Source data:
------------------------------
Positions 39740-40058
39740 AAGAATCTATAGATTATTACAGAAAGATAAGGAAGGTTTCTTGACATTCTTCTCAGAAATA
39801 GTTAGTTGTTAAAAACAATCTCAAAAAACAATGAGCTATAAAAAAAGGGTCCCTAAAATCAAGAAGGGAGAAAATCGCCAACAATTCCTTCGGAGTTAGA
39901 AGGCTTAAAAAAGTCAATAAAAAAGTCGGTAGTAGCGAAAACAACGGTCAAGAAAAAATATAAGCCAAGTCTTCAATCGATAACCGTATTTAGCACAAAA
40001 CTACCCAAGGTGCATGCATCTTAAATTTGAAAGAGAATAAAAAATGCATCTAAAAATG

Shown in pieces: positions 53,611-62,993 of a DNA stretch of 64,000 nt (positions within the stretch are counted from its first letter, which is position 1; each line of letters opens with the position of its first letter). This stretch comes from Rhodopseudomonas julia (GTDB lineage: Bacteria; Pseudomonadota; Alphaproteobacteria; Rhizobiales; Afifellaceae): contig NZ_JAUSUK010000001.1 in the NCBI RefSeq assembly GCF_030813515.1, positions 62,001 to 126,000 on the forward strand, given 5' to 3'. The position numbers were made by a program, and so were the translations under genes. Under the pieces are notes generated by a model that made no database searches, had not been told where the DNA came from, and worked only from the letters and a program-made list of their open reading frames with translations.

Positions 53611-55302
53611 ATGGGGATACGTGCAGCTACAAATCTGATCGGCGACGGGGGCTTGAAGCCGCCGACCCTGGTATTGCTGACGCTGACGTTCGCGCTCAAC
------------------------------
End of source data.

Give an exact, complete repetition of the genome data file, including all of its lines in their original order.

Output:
Positions 39740-40058
39740 AAGAATCTATAGATTATTACAGAAAGATAAGGAAGGTTTCTTGACATTCTTCTCAGAAATA
39801 GTTAGTTGTTAAAAACAATCTCAAAAAACAATGAGCTATAAAAAAAGGGTCCCTAAAATCAAGAAGGGAGAAAATCGCCAACAATTCCTTCGGAGTTAGA
39901 AGGCTTAAAAAAGTCAATAAAAAAGTCGGTAGTAGCGAAAACAACGGTCAAGAAAAAATATAAGCCAAGTCTTCAATCGATAACCGTATTTAGCACAAAA
40001 CTACCCAAGGTGCATGCATCTTAAATTTGAAAGAGAATAAAAAATGCATCTAAAAATG

Shown in pieces: positions 53,611-62,993 of a DNA stretch of 64,000 nt (positions within the stretch are counted from its first letter, which is position 1; each line of letters opens with the position of its first letter). This stretch comes from Rhodopseudomonas julia (GTDB lineage: Bacteria; Pseudomonadota; Alphaproteobacteria; Rhizobiales; Afifellaceae): contig NZ_JAUSUK010000001.1 in the NCBI RefSeq assembly GCF_030813515.1, positions 62,001 to 126,000 on the forward strand, given 5' to 3'. The position numbers were made by a program, and so were the translations under genes. Under the pieces are notes generated by a model that made no database searches, had not been told where the DNA came from, and worked only from the letters and a program-made list of their open reading frames with translations.

Positions 53611-55302
53611 ATGGGGATACGTGCAGCTACAAATCTGATCGGCGACGGGGGCTTGAAGCCGCCGACCCTGGTATTGCTGACGCTGACGTTCGCGCTCAAC